Yesterday’s story about the point-of-sale malware used in the Target attack has prompted a flood of analysis and reporting from antivirus and security vendors about related malware. Buried within those reports are some interesting details that speak to possible actors involved and to the timing and discovery of this breach.
As is the case with many data breaches, the attackers in this attack used a virtual toolbox of crimeware to get the job done. As I noted in a Tweet shortly after filing my story Wednesday, at least one of those malware samples includes the text string “Rescator.” Loyal readers of this blog will probably find this name familiar. That’s because Rescator was the subject of a blog post that I published on Dec. 24, 2013, titled “Who is Selling Cards from Target?“.
In that post, I examined a network of underground cybercrime shops that were selling almost exclusively credit and debit card accounts stolen from Target stores. I showed how those underground stores all traced back to a miscreant who uses the nickname Rescator, and how clues about Rescator’s real-life identity suggested he might be a particular young man in Odessa, Ukraine.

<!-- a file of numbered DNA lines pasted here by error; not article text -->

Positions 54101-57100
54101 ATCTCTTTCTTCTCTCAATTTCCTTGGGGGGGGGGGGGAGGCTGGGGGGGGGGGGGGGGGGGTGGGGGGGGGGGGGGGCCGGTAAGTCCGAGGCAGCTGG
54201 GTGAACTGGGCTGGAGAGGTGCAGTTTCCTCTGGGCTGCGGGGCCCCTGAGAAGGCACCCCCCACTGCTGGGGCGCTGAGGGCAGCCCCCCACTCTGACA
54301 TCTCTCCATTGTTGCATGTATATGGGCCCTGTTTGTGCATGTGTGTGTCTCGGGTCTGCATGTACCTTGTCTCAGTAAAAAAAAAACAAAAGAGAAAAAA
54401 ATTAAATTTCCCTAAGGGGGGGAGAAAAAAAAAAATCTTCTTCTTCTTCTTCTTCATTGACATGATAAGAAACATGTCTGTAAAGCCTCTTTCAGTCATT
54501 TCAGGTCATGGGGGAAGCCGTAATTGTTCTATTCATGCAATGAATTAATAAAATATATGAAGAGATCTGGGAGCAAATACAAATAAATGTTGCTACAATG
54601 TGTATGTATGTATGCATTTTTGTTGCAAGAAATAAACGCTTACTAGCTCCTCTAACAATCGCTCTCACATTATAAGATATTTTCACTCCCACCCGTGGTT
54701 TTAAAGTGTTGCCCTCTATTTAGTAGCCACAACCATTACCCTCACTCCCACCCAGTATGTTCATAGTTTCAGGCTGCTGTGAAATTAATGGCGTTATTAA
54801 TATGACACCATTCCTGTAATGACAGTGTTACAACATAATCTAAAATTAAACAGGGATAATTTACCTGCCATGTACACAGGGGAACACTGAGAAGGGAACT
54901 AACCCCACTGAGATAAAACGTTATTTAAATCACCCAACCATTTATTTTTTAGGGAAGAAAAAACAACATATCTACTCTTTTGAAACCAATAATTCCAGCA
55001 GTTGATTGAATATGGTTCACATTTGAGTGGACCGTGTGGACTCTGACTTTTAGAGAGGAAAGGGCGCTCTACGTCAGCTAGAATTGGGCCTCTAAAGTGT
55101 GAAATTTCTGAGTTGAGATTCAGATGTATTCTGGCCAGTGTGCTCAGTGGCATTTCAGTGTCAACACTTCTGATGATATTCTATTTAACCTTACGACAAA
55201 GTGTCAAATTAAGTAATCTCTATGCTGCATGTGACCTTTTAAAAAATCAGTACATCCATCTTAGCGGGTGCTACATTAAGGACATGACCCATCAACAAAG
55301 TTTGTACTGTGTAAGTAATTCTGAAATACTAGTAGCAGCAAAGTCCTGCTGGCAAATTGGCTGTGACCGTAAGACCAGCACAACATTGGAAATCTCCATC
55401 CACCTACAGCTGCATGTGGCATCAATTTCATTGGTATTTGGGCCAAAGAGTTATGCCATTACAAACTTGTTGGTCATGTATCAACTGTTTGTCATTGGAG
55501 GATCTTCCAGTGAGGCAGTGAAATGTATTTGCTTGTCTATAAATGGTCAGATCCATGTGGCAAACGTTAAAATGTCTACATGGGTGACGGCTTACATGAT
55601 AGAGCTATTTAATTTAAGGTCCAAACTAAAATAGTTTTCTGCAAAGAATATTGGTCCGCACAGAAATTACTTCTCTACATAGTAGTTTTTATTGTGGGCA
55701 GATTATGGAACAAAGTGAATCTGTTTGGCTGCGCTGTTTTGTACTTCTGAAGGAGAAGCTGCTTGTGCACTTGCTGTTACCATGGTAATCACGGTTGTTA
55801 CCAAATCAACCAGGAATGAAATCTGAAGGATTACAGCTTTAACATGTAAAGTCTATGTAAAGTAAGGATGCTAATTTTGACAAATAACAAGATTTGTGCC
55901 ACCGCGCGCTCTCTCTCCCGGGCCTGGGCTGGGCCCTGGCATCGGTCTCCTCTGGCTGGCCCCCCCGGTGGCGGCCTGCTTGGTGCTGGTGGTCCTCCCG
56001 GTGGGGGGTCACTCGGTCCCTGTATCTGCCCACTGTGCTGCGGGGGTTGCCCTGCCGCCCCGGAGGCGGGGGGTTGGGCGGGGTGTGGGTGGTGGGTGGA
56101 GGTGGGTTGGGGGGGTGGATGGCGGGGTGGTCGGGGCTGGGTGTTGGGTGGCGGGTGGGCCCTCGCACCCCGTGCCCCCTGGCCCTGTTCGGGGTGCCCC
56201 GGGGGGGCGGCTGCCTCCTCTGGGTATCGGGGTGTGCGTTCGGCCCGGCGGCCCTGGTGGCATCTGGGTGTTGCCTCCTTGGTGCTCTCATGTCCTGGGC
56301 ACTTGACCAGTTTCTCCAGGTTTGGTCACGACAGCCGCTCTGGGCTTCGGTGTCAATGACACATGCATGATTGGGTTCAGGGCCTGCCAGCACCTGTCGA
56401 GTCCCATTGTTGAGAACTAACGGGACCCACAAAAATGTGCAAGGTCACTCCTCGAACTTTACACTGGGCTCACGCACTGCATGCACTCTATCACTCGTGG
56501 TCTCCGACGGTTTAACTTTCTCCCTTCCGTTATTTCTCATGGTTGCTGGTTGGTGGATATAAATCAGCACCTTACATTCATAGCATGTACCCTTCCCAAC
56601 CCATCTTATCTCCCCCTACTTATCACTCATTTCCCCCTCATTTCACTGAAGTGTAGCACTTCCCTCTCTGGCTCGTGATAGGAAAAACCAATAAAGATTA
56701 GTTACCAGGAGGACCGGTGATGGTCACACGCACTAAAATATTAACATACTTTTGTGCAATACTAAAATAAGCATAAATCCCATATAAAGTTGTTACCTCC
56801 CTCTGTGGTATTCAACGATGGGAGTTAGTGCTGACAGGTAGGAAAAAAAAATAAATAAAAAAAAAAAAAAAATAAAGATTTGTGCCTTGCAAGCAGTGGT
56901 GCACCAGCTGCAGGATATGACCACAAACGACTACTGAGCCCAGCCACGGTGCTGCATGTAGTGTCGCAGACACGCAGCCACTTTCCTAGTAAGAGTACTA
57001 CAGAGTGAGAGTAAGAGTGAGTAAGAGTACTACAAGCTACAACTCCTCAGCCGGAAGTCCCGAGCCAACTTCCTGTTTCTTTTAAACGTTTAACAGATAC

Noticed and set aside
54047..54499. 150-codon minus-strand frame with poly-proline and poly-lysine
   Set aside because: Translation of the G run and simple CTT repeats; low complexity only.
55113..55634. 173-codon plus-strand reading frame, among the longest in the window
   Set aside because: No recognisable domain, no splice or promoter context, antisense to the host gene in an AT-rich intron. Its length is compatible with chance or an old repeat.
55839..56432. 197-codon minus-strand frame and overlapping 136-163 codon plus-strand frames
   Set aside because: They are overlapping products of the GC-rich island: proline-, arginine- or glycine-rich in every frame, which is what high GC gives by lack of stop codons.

This afternoon, McAfee published a blog post confirming many of the findings in my story yesterday, including that two malware uploaders used in connection with the Target attack contained the Rescator string:
“z:\Projects\Rescator\uploader\Debug\scheck.pdb”.Earlier this morning, Seculert posted an analysis that confirmed my reporting that the thieves used a central server within Target to aggregate the data hoovered up by the point-of-sale malware installed at Target. According to Seculert, the attack consisted of two stages.
“First, the malware that infected Target’s checkout counters (PoS) extracted credit numbers and sensitive personal details. Then, after staying undetected for 6 days, the malware started transmitting the stolen data to an external FTP server, using another infected machine within the Target network.”